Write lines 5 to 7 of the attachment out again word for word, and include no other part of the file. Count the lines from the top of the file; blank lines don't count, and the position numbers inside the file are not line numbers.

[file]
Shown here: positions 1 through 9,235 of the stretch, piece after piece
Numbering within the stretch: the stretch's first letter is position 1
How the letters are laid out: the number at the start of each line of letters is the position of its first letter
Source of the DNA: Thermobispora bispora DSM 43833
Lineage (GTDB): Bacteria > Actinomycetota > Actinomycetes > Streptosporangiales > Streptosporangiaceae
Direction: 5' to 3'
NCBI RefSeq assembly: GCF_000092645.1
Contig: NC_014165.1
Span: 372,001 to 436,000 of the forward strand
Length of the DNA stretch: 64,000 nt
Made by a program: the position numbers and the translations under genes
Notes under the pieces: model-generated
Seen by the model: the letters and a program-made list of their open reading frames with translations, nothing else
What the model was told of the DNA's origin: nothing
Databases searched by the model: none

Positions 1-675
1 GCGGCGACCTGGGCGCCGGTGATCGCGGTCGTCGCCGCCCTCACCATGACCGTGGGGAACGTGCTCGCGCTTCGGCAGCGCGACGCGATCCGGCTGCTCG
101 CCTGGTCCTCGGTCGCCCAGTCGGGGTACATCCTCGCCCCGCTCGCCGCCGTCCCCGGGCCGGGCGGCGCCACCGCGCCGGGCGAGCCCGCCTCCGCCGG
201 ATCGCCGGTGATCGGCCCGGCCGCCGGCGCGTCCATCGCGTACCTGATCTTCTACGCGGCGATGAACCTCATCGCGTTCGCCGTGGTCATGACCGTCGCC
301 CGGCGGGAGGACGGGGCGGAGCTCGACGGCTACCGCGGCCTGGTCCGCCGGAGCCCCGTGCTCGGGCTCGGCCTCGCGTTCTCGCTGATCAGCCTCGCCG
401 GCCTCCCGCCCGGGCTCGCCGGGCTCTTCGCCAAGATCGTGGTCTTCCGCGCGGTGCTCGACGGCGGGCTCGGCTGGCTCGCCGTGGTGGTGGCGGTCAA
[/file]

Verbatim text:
Lineage (GTDB): Bacteria > Actinomycetota > Actinomycetes > Streptosporangiales > Streptosporangiaceae
Direction: 5' to 3'
NCBI RefSeq assembly: GCF_000092645.1